Double-Digit Growth Possible but Poverty Will Stayby Jude ( )
Paranjoy Guha Thakurta
NEW DELHI, Oct 23 (IPS) - As India's leaders gear up to boost the country's gross domestic product (GDP) to a dizzying 10 percent per annum, analysts warn that although double digit growth is achievable the country's problems of endemic poverty, unemployment and agrarian distress are unlikely to disappear in a hurry.
On Oct. 18, presiding over a meeting of India's Planning Commission, Prime Minister Manmohan Singh said 10 percent economic growth "is an ambitious target, but I do believe it is a feasible one". His remarks came just after the commission approved the "approach paper" to India's Eleventh Five-Year Plan that starts Apr.1 next year.
India is one of several countries that follow planned national development plans set for five-year periods.
The document states that India would aim for an annual growth rate of 9 percent over the 2007-12 period, with the economic growth rate touching the 10 percent mark in the last two years of the plan period. If these targets are met, India's growth rate would become comparable to that of its bigger neighbour China, the only country that has in recent times been able to grow at 10 percent or more on a sustained basis for over a decade.
Singh, a former World Bank economist regarded as the architect of India's liberalisation, predicted that India "would be finally emerging into the front ranks of fast growing developing countries".
Every five-year plan that the Indian government had formulated in the past had set growth targets that were never achieved. But independent economists believe that the new growth targets would not only be achieved but also perhaps exceeded, provided the government substantially improves the working of the country's inadequate and notoriously-inefficient social and physical infrastructure.
"Given the fact that for the first time in the nearly six-decade long history of (post-colonial) India, the country's economy has grown by eight percent three years in a row and is almost certain to grow at a similar pace during the current financial year (ending Mar. 31, 2007), I think we can confidently aim for a 10 percent annual growth target," says D. K. Joshi, principal economist with Credit Rating and Investment Services of India Ltd., now controlled by Standard and Poor's, the reputed United States credit rating firm.
Joshi told IPS that the eight percent average rate of growth that has been achieved in real terms over more than three years is especially significant because this has occurred despite crippling power shortages (of at least 10 percent of total demand, often more) and spiralling prices of petroleum products that have fuelled inflationary pressures. India currently imports three-fourths of its requirements of crude oil. The inflation rate in the country is at present in the region of 5-6 percent.
"A real rate of GDP growth of 10 percent is not just possible; this figure could go up to 12 percent," says Manoj Pant, professor of economics at New Delhi's Jawaharlal Nehru University. "The issue is not really one of the growth rate but whether the pattern of growth is inclusive so that a dent is made on poverty, unemployment, inequality and rural development," he said in an IPS interview.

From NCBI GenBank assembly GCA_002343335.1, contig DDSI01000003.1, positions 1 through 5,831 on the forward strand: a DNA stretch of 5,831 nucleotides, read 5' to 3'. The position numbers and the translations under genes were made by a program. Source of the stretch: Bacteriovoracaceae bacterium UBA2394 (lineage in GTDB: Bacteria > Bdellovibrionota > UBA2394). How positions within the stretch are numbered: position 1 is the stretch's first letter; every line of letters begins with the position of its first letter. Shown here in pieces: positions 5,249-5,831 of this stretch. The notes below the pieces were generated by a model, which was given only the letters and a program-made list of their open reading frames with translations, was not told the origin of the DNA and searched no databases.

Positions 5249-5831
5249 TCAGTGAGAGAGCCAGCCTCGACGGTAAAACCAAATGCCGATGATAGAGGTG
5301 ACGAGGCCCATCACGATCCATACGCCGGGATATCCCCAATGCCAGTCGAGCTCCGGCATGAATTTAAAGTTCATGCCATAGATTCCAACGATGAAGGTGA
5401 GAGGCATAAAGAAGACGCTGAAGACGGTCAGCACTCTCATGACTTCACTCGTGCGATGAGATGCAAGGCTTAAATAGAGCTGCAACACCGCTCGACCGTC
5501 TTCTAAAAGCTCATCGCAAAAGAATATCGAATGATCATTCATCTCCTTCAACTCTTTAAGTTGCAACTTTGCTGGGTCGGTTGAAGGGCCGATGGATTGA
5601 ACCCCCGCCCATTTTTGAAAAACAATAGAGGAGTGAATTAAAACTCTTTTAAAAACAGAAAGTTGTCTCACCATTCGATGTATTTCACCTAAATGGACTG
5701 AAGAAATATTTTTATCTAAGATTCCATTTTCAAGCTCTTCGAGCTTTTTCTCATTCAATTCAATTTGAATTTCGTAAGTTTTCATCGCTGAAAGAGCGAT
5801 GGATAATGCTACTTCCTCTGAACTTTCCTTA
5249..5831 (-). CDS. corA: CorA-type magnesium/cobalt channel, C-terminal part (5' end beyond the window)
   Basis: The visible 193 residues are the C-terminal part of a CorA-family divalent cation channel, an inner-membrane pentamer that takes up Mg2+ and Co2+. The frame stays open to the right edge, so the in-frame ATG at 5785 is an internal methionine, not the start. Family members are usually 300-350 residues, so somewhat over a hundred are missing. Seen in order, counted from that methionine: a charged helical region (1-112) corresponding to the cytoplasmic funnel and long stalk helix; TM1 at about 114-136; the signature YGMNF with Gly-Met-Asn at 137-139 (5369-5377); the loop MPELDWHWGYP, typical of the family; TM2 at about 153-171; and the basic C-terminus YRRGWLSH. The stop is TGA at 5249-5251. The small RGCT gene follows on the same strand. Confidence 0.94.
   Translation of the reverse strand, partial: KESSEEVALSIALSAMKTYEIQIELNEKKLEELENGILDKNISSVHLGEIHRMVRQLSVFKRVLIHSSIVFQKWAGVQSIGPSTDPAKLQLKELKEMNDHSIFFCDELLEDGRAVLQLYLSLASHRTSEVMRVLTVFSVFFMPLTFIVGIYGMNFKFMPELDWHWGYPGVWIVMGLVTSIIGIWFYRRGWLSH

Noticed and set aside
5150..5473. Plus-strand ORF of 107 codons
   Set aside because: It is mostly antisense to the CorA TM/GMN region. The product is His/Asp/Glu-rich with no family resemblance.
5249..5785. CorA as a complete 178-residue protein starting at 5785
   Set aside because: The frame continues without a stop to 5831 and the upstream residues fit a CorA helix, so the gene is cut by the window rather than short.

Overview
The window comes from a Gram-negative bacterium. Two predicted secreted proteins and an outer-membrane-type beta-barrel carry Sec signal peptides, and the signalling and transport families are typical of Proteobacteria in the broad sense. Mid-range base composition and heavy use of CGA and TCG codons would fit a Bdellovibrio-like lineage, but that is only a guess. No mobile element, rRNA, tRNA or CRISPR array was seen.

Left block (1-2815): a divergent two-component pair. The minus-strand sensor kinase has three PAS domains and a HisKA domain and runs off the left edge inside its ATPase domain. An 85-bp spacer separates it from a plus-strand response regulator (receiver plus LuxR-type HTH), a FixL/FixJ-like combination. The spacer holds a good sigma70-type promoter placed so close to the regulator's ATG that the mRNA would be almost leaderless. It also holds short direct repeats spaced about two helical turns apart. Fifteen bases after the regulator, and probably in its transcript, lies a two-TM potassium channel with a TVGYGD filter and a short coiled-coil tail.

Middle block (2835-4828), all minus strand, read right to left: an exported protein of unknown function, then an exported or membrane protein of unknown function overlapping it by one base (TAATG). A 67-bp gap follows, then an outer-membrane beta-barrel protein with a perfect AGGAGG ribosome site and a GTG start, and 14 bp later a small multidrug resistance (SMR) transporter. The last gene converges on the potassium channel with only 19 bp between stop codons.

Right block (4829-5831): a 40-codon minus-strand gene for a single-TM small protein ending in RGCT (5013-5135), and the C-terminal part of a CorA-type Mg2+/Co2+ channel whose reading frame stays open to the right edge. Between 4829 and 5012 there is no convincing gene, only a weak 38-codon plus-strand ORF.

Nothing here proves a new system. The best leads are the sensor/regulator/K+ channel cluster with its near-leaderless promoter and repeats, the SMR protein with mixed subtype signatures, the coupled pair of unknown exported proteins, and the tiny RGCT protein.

Pant points out that in India as well as in other countries, rapid growth of GDP has taken place without a significant fall in levels of poverty. Currently, at least one out of four persons in a country of 1.1 billion, lives below the internationally-defined poverty line of one US dollar a day. "Whereas it is possible to grow at 10 percent and not make a dent on poverty, the reverse is not true -- it would not be possible to significantly reduce poverty if the economy does not grow at 10 percent," says Pant.
Whereas India's manufacturing industry as well as its burgeoning services sector -- including the much talked-about computer software and information technology enabled services businesses -- have been growing at over 10 percent a year, the agricultural sector has lagged at a niggardly two percent annually. The share of the farm sector in the country's GDP has come down from 40 percent to 20 percent over the past decade or so, but the share of the population dependent on agriculture has hardly reduced -- from roughly 70 percent to around 60 percent -- over this period. Singh himself acknowledged that "there is a crisis in agriculture in many parts of our country". The day he approved the approach paper to the Plan, he told a conference: "The more I travel to interior areas and meet farmers, I get the feeling that in many parts agriculture is being carried out in adverse conditions. The problems may be attributable to a wide range of causes but the end result is that there are large tracts where farmers seem to be in acute distress."
In recent months, Singh has travelled to different parts of the country such as the Vidharba region in the western Maharashtra state where thousands of farmers have committed suicide for failing to repay loans obtained from local moneylenders at usurious rates of interest. Federal Agriculture Minister Sharad Pawar, who comes from the same province, admitted in Parliament that at least 100,000 indebted farmers have killed themselves in various parts of India between 1993 and 2003.
The Prime Minister said that farmers would have to be paid remunerative prices even if this meant hardship for others who have to pay more for food. "This may hurt some sections of the middle class to a small extent, but it benefits the farmers who are the backbone of our economy," Singh observed. "We need a balanced approach where we provide for food security for the poorest sections without compromising the returns to farmers